Today, I have for you two recipes of my own devising. One is for your sweet tooth, and the other one will chill you out. Both are super easy and quick. Trends these days in Halloween cuisine tend to go toward the remarkably detailed and complicated. Which is fine. Certainly plenty of folks out there are doing amazing things. But, if you’re like me, you’re still working on your costumes most likely, and you’re far from prepared for this upcoming weekend. (Not to mention having spent the better part of last weekend elbow-deep in fondant for a D&D cake I made for my husband.)
First up: simple spider eggs. The only difficulty with these guys is finding the right ingredient: cotton candy. And not pink or blue, but either white or yellow. I scanned the web with no luck, and only happened upon some at Target the other day.
The inspiration for this was simple. Be it Dragon Age or World of Warcraft, the spider pod is one of those symbols of fantasy RPG games. Originally my intent was to make my own pods out of sugar—but the involvement in something like that is a little over my current capabilities (we have a TINY kitchen) and probably not the safest (considering most of the day I’m accompanied by a four year old with a very Tookish streak).
So: enter cotton candy. I separated the yellowy white from the pink and blue (two bags set me back $2.00). All you’ve got to do is mold the cotton candy into an oval shape. It’s naturally webby and light. Just like real spider eggs. Peel off some fronds for extra effect. Then, use chocolate to make spiders. You can, of course, buy some pre-made spiders and use them, but I like going my own way. The chocolate sticks easily to the cotton candy, and you can arrange them however you like. Use some D&D miniatures (non-edible, you should point out to your guests) to add in the ambiance. But be warned, these are sweet enough to send you to the dentist. Still, they melt in your mouth. Weblicious!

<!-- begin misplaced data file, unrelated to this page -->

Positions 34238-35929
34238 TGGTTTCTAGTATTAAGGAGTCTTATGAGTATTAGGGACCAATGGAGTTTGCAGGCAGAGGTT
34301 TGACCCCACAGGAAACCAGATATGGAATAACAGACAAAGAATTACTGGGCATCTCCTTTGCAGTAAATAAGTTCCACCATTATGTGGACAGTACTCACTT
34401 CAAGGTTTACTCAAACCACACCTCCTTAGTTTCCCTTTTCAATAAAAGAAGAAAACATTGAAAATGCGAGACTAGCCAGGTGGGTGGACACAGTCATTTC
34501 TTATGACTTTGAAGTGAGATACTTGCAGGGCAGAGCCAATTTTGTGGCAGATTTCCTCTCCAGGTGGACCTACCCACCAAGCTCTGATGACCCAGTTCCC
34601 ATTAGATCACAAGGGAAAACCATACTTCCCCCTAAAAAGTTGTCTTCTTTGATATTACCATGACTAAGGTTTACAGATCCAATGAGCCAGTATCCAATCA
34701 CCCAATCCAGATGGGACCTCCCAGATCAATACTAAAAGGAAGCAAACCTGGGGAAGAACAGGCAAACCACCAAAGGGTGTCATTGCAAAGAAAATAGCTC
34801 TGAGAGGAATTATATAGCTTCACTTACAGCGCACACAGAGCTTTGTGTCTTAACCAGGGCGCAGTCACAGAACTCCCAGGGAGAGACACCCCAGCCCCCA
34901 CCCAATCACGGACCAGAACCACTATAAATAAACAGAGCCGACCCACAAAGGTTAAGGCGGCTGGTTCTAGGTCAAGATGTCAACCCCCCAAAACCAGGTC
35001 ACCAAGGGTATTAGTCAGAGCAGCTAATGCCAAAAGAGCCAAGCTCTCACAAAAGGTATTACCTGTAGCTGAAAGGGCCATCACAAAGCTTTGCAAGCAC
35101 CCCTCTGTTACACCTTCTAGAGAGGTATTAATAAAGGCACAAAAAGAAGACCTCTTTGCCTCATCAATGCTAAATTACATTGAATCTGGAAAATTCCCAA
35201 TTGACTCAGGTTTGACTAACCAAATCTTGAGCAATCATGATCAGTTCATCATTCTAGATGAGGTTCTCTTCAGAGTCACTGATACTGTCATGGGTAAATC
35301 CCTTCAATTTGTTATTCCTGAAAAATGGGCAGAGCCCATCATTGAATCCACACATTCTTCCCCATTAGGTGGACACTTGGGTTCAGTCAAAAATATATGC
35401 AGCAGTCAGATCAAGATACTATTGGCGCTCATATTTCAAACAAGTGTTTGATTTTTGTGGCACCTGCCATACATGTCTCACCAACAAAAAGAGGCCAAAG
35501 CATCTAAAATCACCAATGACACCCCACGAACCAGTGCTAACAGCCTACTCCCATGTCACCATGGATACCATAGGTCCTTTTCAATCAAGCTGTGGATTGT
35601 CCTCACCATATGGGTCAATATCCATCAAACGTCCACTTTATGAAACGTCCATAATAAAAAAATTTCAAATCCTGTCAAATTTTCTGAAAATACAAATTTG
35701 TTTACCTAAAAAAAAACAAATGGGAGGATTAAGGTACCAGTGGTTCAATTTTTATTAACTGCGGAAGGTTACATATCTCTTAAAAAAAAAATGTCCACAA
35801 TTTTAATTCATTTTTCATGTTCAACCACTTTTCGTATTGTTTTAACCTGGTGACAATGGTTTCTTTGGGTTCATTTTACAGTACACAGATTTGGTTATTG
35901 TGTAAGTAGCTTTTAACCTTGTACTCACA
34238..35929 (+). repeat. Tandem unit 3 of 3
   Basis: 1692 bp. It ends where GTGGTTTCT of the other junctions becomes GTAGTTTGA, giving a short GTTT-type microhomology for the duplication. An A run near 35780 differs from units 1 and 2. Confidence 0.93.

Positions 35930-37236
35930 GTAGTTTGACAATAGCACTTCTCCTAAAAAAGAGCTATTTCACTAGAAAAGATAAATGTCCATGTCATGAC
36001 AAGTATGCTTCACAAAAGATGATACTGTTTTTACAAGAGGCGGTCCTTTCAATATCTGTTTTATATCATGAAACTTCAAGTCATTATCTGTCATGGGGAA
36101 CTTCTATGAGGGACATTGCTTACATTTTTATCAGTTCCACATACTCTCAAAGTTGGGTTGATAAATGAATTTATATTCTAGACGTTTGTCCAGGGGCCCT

Next, my personal favorite: The Bloody Squid (pictured at the top of the post). I have a thing for cephalopods—in fact, the last novel I wrote featured them prominently. Little, brain-controlling squidlings!
Don’t worry: there is no seafood in this drink. (Although, I bet fried calamari would be a great addition, not to mention some squid stew.)
Anyway, while perusing the clearance aisle in my local grocery store, I came upon a jar of hibiscus flowers in syrup. Inspiration struck, and I couldn’t pass up the opportunity.
Turns out, if you cut lengthwise down the hibiscus flower petals, you’ll get a total of ten arms for your squid. They really have a tentacle-like appearance. Add tonic water, liquor of choice (I’d go with Vodka) and slowly pour some grenadine down into the center. The grenadine will pool at the bottom. Bonus: the tonic water will make the drink glow under black light! The best part? The bubbles from the tonic water collect and actually move the arms slightly in the glass. Add an “escaping” squid on the top of the glass, and you’re all set.
Mmm, creepy squid.
Whatever your culinary approach this Halloween, remember that some of the best ideas lurk just under the surface with ingredients you already have. Even if it is last-minute, being a geek means you can hack together some pretty sweet stuff in no time.